As the stopping bicycle pushes you backward to extract your forward momentum, you push forward on the upper half of the bicycle so it experiences a severe twist or torque about its center of mass. As the result of this torque, its front wheel is pushed hard into the pavement while its rear wheel is virtually lifted into the air.

Since the frictional forces between two surfaces are roughly proportional to how hard those surfaces are pressed together, the front wheel develops enormous traction during a stop while the rear wheel loses most of its grip on the road. That's why the front brake is so much more effective than the rear brake. You can easily begin to skid and fishtail if you squeeze the rear brake too tightly.

The brakes themselves exhibit interesting frictional effects. When you activate them, rubber pads press against the wheel rims, and sliding friction begins to transform your motional or kinetic energy into thermal energy.

More energy than you may think. A 150-pound rider on a 25-pound bike who slows gently from 20 mph to 10 mph generates 568 calories, sufficient heat to raise the temperature of a cup of water by four or five degrees. Riding the brakes while slowly descending a 1,000-foot hill produces 57,000 calories, enough thermal energy to turn a pint of water from freezing to boiling.

(One calorie represents the amount of heat needed to raise the temperature of 1 gram of water by 1 degree Celsius. Food Calories, usually spelled with a capital C, are actually kilocalories; that is, they signify 1,000 times as much energy.)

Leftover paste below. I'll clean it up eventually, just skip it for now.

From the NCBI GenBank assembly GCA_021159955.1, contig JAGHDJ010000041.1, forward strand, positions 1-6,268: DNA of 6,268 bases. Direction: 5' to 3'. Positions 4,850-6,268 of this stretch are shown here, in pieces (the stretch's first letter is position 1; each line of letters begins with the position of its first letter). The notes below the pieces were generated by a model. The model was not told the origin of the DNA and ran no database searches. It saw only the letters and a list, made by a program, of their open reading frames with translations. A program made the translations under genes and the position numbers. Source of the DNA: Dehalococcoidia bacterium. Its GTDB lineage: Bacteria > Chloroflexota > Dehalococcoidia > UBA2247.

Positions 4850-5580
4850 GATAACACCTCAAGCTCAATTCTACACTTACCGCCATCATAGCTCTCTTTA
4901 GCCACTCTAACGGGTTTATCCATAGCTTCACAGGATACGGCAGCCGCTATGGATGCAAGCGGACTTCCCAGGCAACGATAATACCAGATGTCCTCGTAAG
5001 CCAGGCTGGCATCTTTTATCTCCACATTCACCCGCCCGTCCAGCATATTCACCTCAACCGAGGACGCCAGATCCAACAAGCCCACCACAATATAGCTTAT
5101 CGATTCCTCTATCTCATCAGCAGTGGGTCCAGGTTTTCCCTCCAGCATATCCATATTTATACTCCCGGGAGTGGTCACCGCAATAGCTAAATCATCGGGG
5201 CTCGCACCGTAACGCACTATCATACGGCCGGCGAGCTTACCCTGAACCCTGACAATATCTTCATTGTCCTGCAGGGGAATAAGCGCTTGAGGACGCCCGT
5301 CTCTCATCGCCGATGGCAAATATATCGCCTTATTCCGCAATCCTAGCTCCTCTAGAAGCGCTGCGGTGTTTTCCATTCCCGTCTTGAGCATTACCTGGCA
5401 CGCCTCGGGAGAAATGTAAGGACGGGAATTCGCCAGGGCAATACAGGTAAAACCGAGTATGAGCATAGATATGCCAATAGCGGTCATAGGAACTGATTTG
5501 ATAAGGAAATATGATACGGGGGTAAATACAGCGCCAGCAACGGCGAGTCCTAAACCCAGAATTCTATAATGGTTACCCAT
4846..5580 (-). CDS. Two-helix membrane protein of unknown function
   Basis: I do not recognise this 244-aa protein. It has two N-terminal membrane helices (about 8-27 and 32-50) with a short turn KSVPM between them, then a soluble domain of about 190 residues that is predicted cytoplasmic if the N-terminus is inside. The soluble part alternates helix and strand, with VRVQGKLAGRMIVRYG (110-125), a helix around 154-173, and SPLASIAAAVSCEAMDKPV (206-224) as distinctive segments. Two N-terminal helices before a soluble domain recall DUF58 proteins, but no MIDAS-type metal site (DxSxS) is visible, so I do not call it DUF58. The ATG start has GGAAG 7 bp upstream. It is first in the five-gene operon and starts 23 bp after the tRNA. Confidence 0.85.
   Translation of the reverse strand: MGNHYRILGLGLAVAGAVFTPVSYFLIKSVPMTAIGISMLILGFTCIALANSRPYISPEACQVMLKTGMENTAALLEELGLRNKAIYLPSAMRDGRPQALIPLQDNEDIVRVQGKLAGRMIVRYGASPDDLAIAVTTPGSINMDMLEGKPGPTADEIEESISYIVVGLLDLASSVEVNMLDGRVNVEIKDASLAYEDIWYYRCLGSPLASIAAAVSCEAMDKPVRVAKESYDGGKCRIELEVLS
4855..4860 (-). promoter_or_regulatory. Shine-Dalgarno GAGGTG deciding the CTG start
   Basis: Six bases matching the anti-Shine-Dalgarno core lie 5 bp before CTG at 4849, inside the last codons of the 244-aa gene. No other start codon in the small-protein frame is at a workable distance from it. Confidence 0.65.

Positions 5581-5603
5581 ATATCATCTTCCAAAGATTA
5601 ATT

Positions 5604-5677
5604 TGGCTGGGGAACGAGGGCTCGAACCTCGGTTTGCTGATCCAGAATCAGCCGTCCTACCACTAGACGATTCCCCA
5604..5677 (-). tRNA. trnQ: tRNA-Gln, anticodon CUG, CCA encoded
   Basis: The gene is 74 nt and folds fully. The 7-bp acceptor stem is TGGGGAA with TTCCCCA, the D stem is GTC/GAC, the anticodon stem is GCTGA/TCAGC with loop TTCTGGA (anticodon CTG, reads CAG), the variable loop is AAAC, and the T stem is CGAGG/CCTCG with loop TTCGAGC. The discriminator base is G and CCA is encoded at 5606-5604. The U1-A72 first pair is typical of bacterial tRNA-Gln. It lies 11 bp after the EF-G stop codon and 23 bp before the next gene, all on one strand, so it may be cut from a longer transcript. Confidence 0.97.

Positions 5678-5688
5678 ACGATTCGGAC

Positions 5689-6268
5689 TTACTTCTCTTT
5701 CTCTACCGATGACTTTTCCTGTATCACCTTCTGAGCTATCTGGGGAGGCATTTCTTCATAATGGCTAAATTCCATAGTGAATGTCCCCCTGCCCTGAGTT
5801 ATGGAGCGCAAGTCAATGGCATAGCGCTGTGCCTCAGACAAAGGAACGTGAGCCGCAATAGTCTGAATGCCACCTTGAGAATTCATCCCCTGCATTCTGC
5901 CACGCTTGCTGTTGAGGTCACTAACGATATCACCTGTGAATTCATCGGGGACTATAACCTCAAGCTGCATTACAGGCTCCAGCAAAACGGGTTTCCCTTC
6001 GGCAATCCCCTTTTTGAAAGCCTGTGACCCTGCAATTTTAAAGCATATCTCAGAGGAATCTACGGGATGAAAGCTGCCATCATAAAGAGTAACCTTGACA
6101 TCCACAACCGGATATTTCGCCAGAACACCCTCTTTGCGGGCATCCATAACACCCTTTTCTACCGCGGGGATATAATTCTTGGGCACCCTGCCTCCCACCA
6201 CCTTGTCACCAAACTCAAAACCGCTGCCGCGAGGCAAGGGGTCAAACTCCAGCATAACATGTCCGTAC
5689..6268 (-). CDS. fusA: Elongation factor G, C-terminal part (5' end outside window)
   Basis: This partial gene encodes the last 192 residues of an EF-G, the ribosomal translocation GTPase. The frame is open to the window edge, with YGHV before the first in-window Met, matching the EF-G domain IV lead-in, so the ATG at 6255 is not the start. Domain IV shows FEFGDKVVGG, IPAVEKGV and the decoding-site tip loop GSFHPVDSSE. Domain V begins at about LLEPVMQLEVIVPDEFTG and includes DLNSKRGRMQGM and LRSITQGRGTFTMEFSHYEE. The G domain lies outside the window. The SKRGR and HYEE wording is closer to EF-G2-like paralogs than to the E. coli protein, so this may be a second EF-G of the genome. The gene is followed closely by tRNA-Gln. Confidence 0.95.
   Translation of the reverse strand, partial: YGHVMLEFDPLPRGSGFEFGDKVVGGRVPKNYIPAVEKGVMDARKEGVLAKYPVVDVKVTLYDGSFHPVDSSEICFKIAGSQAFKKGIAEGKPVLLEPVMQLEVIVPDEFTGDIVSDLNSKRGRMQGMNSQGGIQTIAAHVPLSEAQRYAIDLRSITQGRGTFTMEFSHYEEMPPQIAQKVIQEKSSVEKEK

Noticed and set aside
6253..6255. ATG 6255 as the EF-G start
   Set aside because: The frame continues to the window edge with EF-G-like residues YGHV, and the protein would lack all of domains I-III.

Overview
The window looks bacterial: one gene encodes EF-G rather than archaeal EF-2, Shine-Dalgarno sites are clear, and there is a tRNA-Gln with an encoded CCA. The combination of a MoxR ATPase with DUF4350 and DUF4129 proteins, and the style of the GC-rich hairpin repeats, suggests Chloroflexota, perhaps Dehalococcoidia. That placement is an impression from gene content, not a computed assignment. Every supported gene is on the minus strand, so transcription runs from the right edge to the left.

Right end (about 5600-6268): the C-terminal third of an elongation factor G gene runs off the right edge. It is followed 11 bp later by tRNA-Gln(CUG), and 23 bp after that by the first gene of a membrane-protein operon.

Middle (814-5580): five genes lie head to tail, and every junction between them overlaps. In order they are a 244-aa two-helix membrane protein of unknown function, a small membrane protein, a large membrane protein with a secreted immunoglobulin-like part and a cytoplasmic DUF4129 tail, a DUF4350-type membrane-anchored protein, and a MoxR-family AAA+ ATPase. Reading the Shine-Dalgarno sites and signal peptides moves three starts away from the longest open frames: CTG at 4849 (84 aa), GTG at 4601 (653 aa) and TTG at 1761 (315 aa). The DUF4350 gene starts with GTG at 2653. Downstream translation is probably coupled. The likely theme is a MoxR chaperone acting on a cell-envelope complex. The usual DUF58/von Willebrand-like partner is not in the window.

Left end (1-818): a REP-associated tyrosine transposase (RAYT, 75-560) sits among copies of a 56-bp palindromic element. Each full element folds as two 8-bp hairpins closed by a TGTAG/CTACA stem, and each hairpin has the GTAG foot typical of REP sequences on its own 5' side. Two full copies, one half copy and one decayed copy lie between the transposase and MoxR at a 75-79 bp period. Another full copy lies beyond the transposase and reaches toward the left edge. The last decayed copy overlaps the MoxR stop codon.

Once again, the proportionality between the forces pressing two surfaces together and the friction those surfaces experience gives you control over how quickly the brakes slow the wheels.

But occasionally, the brake and wheel begin to vibrate loudly as the brake pads alternately stick and slip along the wheel rim. That stick/slip phenomenon is the basis for all bowed instruments and is responsible for the resonant, bell-like tones you can produce by rubbing a damp finger around the rim of a crystal wineglass.

But the tone you get from a bicycle rim isn't bell-like. It's more of an irritating honk. Maybe if bicycles were made of lead crystal instead of aluminum, they would sound as good as they look.

Louis A. Bloomfield, a professor of physics at the University of Virginia, is the author of How Things Work: The Physics of Everyday Life (John Wiley & Sons, 1997).

CAPTION: Top: The smaller front wheel of Terry bicycles allows a shorter top tube for smaller riders. Above: The recumbent Cheetah design minimizes air resistance. Right: The poster for a Scottish tricycle about 1880.

CAPTION: Bicycling in Boston during the 1880s